Number of Nanzhan station: 6184833 (easy if you want to know about trains from Liushuquan but of course, they speak Chinese only and beware: they tend to give the arrival times at Nanzhan itself.)
Engines taken on pictures:
In service: JS 6204, 6208, 6224, 6261, 6265, 6436, 8040, 8053, 8081, 8173, 8190, 8193, 8194, 8195, 8222, 8314, 8358
SY 1304, 1593, 1720, 1729
Seen in repair: JS 8195, 8189
Full overhaul: JS 8188, 8366
Wulumqi, 26th of December 2009
No steam trains this day, but as I had to wait all day to catch flight HU7146 to Beijing, I paid a visit to this interesting city. I spent quite a lot of time taking pictures of the many shop with typical spices for this region. They really do great on a picture. When I made up my planning, I really looked up against the idea that I had to wait 11 hours at Wulumqi between the arrival of my train and the time my flight would leave, but looking at it afterwards, this was really a great way to spend some time at this interesting city.
Flight HU7146 was right on time, afterwards I spent the night at the Capital Airport hotel for 160RMB.
Jixi, 27th of December 2009
Jixi airport had opened recently and the daily flight JD5201 from “Deer Air” was scheduled to leave Beijing at 7:20, so I tried this flight as this way, Huanan could easily be reached and I had some hours to spend at Chengzihe as well. On the airplane, more then half of the seats were empty but this was of course no surprise as it was a relatively new connection.
On the plane, they stated the distance between the airport and Jixi was some 15km. I took a bus to the centre but it was certainly more: we crossed 3 railways (one of them double tracked and another one leading to something that looked quite hard like a small steel mill). I was getting a little worried as really nothing looked familiar to me. We also passed a weather station on a big hill, which I never saw before. Then suddenly, the strange “roundabout for pedestrians in the sky” near the station came in sight and I immediately knew where I was.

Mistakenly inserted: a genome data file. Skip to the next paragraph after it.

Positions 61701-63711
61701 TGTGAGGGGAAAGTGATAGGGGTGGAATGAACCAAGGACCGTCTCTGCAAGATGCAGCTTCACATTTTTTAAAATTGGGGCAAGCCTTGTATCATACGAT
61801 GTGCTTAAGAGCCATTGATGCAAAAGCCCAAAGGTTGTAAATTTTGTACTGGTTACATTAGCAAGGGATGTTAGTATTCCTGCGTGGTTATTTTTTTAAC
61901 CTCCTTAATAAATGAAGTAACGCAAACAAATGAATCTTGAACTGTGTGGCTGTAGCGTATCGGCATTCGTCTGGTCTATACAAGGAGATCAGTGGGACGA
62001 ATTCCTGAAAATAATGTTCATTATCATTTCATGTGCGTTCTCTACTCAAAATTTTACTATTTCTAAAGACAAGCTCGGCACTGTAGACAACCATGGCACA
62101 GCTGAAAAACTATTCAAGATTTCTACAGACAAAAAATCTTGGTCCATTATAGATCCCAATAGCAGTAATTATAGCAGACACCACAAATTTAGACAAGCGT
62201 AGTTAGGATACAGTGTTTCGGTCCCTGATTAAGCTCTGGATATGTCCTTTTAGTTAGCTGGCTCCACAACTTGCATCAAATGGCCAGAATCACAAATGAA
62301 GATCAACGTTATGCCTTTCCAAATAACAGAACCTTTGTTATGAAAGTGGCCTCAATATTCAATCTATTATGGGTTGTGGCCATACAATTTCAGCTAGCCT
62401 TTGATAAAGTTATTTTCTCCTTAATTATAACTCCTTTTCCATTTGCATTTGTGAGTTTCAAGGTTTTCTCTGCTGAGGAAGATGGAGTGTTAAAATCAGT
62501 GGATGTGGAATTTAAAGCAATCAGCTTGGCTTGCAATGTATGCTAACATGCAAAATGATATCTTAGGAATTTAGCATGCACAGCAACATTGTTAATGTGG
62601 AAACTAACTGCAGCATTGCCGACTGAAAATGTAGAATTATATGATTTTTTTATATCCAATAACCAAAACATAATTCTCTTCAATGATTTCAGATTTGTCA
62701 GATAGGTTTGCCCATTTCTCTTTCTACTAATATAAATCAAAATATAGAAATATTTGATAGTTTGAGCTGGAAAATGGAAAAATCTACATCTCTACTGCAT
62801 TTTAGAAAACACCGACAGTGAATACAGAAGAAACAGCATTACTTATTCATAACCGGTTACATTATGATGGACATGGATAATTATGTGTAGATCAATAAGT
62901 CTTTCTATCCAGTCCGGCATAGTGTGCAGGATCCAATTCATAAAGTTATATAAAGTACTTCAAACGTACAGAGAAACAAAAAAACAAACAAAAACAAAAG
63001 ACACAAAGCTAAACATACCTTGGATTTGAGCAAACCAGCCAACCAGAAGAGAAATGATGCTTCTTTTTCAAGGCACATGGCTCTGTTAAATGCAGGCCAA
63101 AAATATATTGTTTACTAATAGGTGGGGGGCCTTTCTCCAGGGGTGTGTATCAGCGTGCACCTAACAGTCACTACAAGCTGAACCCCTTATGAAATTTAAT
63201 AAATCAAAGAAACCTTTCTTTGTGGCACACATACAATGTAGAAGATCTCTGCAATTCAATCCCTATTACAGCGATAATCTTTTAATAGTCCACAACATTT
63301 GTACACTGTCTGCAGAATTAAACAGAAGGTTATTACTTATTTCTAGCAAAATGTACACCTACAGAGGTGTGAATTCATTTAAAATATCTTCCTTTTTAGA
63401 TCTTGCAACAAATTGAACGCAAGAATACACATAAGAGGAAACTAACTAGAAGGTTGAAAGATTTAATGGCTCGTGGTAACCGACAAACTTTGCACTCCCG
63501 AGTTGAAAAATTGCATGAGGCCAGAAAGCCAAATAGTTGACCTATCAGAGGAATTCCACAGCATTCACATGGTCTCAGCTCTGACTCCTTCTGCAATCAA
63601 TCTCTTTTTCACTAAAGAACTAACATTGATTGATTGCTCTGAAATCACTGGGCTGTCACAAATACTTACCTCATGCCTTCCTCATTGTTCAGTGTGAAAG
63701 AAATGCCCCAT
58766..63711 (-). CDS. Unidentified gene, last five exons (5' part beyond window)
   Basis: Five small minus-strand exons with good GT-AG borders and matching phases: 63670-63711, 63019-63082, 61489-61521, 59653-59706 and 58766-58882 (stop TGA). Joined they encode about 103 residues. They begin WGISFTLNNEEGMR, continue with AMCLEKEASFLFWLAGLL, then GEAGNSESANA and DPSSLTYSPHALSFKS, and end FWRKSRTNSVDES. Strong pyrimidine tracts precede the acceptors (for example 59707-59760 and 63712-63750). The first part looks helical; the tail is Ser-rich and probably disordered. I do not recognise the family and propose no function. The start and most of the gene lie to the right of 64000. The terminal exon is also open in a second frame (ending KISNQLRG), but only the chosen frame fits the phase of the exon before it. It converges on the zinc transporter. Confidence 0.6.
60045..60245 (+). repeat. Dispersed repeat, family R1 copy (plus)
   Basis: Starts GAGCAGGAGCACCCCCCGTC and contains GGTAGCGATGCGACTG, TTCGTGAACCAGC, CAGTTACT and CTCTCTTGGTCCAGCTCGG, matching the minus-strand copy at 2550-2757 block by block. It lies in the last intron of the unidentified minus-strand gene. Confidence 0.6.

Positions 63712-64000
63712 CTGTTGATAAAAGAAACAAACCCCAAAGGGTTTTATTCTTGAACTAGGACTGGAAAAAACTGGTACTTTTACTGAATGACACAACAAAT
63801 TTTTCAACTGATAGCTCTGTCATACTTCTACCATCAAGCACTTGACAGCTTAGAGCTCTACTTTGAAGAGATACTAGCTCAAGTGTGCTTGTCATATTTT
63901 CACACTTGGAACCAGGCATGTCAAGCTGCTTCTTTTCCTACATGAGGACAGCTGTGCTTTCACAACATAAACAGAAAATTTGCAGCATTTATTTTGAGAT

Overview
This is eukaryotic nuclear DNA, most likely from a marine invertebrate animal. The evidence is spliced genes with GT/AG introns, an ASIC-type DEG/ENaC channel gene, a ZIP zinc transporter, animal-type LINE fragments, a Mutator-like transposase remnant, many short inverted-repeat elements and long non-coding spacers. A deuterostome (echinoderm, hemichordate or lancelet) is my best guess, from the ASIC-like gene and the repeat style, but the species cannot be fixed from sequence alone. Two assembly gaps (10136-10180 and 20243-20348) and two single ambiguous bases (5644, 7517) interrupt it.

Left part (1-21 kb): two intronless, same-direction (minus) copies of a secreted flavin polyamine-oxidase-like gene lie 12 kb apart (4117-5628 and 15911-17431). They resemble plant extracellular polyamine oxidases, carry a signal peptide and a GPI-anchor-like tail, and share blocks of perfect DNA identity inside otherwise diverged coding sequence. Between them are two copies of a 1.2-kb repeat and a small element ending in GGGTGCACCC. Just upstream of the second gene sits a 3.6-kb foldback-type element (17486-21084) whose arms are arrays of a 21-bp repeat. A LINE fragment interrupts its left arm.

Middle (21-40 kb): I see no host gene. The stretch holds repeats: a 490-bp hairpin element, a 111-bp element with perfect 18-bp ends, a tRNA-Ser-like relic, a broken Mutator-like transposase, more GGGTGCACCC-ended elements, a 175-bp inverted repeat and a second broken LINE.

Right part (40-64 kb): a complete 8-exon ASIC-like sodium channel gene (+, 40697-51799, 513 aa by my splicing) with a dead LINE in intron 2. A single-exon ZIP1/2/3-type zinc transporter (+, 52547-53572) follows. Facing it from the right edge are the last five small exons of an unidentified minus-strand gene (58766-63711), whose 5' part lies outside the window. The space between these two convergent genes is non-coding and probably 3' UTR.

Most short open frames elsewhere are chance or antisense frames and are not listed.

I dropped my luggage at the station (in the station hall, then to the right) and headed for Dongchang. Here, no engines were present, two rather short rakes of C62 coal cars were waiting in the station. One of them was filled with pieces of rock (!!), the other one with coal.
SY 1340 soon arrived from Dongchang (but actually from Beichang taking the other side of the triangle to turn the engine) with two loaded coal cars. It then took the short rake of cars filled with coal and left for Qiaonan. At Beichang, at least 2 engines were present but as the light conditions were terrible, I decided not even to go have a look and I started walking towards Qiaonan. SY 1340 passed me as a light engine coming back from Qiaonan and that was it… I waited for two hours at a small level crossing in the local “Hutongs” but no more trains were seen… Around 14:30, decent photography became impossible due to upcoming fog so I headed toward the station to pick up my luggage and went to the bus station to hear (as expected) that no more buses to Huanan would run this day. I found a taxi driver wanting to take me for 380RMB. Oooh, another adventure: while it started snowing quite hard and we saw about 5 road accidents, he found time to look at a Chinese comedy on his DVD-screen where once the mirror of the car was placed…
Some 15km before Huanan, I had to switch cars with a local driver at the last toll gate. That seems to be the tradition over there as this also happened last year.
Seen in service: SY 1340
Huanan, 28th of December – 31st of December 2009
The first night, I stayed at the Huanan Binguan. I arranged a room for 100RMB and went to have dinner at a (new?) local hotpot restaurant.